Wakey! Evaluating the feasibility of a mental wellbeing app

Dr Sophie Turnbull

 

 

By Sophie Turnbull, Senior Research Associate, Centre for Academic Primary Care, University of Bristol

I have an ongoing interest in how industry and academia can work together to produce really good evidence-led products that can be accessible for the target users, and have more longevity than those produced in purely academic settings.

From experience, when we produce digital interventions in our academic bubble, they are brilliantly researched, but often not maintained in the long-term, meaning they disappear soon after the research funding stops. Or we do not have enough budget to develop something that people are going to want to use.

While exploring how academia and industry can come together to reduce inequalities in access to good quality healthcare, I discovered ZINC. ZINC runs mission-led programmes with people from across disciplines to build commercial solutions to solve some of the most pressing societal issues. I … Read more

Opening opportunities for GP trainees and allied health professionals to get into research: the PACT ‘Why test?’ study

 

 

by Dr Jessica Watson, NIHR Clinical Lecturer in General Practice, Centre for Academic Primary Care, University of Bristol

Have you ever found yourself looking at blood test results and wondered why the test was done in the first place?

Why Test? – It seems like a simple question. Yet despite increasing access to research databases such as Clinical Practice Research Datalink (CPRD), which contain millions of test results, there is no easy way to find out why these tests are being performed in the first place. How many are for monitoring, screening or diagnosis? Which symptoms trigger testing? To explore this, we are launching the Why Test study using the Primary Care Academic CollaboraTive (PACT).

Currently, only a tiny proportion of primary care clinicians have a formal academic contract with a University. PACT aims to open up opportunities for non-academic primary care clinicians to get … Read more

Twists, turns and persistence: my path from nursing to research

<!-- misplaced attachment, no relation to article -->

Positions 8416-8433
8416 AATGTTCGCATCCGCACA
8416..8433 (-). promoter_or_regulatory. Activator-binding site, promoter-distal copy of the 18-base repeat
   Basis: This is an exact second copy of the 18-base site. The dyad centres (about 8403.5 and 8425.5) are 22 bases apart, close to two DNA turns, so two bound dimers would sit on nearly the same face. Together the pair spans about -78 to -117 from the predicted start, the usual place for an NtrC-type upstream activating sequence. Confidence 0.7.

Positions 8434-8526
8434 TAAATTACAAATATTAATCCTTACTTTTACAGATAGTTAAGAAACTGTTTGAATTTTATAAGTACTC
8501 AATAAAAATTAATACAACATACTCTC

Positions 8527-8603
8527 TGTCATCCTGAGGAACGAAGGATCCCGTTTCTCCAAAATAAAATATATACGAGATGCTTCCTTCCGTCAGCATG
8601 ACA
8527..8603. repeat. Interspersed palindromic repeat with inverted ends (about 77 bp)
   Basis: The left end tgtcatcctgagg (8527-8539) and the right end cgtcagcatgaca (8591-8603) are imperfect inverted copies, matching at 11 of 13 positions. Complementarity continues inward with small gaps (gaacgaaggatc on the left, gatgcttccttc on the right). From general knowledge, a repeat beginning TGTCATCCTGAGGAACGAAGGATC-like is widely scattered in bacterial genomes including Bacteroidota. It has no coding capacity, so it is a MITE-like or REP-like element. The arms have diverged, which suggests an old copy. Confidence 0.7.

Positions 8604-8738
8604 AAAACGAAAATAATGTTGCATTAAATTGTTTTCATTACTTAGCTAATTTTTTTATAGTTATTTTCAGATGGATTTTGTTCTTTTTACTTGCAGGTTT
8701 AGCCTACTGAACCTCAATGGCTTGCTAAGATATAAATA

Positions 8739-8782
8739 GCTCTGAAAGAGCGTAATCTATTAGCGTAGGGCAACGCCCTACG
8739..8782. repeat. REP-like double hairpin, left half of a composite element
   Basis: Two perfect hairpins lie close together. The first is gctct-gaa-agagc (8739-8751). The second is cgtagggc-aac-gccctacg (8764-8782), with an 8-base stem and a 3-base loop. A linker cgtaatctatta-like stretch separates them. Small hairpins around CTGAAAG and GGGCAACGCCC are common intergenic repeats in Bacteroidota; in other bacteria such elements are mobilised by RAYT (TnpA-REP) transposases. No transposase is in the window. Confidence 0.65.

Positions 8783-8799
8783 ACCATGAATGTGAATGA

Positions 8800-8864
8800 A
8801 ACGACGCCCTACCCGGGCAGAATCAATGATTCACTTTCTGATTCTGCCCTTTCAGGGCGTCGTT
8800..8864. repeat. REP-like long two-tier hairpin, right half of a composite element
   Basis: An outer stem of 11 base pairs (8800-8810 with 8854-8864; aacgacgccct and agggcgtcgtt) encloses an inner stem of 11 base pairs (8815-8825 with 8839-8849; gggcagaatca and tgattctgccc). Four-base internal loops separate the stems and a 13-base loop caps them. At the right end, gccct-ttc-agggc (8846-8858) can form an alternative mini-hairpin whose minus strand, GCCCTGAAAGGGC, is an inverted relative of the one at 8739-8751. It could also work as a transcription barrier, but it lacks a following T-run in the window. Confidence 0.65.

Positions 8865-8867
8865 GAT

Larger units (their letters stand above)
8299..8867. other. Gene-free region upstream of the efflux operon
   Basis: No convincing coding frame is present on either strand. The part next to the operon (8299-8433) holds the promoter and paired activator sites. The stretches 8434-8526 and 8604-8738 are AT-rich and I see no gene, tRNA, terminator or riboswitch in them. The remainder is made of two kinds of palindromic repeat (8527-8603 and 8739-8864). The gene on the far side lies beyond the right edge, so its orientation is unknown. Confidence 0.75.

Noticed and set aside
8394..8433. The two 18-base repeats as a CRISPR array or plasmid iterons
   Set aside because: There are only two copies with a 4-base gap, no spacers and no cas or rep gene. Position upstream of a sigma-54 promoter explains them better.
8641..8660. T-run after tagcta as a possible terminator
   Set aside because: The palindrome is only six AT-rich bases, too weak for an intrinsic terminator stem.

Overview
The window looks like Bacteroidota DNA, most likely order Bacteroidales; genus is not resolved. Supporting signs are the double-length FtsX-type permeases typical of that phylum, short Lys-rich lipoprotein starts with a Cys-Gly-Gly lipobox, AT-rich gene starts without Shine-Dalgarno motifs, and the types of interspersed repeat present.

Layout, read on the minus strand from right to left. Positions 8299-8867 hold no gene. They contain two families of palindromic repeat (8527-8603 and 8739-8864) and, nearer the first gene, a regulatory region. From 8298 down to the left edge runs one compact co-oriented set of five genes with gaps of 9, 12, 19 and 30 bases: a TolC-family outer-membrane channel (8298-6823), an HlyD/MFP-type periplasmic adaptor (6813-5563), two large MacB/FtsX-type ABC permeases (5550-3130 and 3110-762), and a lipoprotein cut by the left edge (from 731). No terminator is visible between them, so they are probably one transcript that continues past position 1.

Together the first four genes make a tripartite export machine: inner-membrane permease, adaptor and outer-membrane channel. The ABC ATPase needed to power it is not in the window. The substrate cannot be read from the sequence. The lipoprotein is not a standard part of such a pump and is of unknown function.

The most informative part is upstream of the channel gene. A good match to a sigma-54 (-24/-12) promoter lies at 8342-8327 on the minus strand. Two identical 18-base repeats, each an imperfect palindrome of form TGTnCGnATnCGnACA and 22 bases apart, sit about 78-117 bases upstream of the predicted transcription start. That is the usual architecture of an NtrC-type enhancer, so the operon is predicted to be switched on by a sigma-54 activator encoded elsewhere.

by Dr Cindy Mann, Research Fellow, Centre for Academic Primary Care, University of Bristol

Cindy Mann, a former nurse and now Research Fellow at the Centre for Academic Primary Care, University of Bristol, shares the twists and turns in her career, and encourages nurse colleagues to consider research as a future path and not be put off by setbacks.

A long and varied career

I have had a long career, starting in 1975, when I did my nurse training at Leeds General Infirmary. In 1977 I got married and after completing training followed my husband to Oxford where I took a job as a staff nurse at John Radcliffe Hospital in Oxford. I then decided to do a Philosophy degree in Oxford, and really enjoyed the peace and quiet of working in a library, in contrast to ongoing shifts for the nurse bank. In the following years, up … Read more

Curiosity and imagination: building blocks on my path to research

 

 

by Alastair Hay, Professor of Primary Care, Centre for Academic Primary Care, University of Bristol

I became a GP in 1997 and was appointed professor of primary care at the University of Bristol in 2013.

As a child, I was an avid Lego® player and reader of ‘how things work’ books. I was state-educated and did not enjoy school until my ‘A’ levels. I enjoyed the conceptual challenge of mathematics and, in 1985, was offered a place at Birmingham University to study maths and psychology. My results were better than I expected, so I withdrew and applied for medicine, securing a place at Sheffield.

I was initially disappointed by the course because of the lack of conceptual challenges. I was expected just to absorb lots of knowledge. Later, as I took responsibility for patient care, the application of knowledge became the interest. I did not intercalate … Read more

Point-of-care tests to inform antibiotic prescribing